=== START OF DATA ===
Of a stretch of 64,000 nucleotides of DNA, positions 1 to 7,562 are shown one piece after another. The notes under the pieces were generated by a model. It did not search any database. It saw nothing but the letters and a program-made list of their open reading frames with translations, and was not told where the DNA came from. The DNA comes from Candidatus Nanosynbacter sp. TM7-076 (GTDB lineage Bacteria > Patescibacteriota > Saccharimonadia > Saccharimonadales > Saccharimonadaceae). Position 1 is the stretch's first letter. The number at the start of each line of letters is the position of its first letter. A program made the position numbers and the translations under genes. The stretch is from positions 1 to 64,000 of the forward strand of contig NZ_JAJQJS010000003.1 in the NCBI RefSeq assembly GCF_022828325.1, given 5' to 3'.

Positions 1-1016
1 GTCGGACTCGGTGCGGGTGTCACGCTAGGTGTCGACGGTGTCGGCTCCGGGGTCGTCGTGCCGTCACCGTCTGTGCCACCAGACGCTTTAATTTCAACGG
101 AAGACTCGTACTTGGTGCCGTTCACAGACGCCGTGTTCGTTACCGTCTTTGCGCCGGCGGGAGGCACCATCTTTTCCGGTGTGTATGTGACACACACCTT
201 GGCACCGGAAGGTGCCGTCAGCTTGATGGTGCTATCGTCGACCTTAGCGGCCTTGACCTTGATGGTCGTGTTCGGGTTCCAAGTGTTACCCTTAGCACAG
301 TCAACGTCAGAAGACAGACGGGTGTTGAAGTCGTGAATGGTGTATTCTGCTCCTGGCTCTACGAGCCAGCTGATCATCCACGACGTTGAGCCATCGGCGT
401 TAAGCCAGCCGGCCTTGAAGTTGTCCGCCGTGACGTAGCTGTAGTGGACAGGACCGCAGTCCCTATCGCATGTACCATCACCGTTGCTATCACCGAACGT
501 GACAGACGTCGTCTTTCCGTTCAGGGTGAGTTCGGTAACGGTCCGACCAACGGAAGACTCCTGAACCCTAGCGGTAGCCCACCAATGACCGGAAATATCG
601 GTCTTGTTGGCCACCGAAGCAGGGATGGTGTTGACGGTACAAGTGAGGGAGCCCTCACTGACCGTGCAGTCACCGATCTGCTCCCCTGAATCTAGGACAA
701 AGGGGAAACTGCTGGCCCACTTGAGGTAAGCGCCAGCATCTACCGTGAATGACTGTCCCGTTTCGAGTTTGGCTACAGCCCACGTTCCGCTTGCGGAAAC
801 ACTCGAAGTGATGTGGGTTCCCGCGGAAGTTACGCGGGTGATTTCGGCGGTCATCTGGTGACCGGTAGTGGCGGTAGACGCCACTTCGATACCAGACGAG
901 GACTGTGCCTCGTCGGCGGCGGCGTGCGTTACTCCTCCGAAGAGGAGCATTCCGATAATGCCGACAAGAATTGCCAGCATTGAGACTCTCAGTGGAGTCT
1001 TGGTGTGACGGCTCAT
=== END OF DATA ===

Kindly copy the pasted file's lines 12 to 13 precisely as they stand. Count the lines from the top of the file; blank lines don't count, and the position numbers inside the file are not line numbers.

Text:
901 GACTGTGCCTCGTCGGCGGCGGCGTGCGTTACTCCTCCGAAGAGGAGCATTCCGATAATGCCGACAAGAATTGCCAGCATTGAGACTCTCAGTGGAGTCT
1001 TGGTGTGACGGCTCAT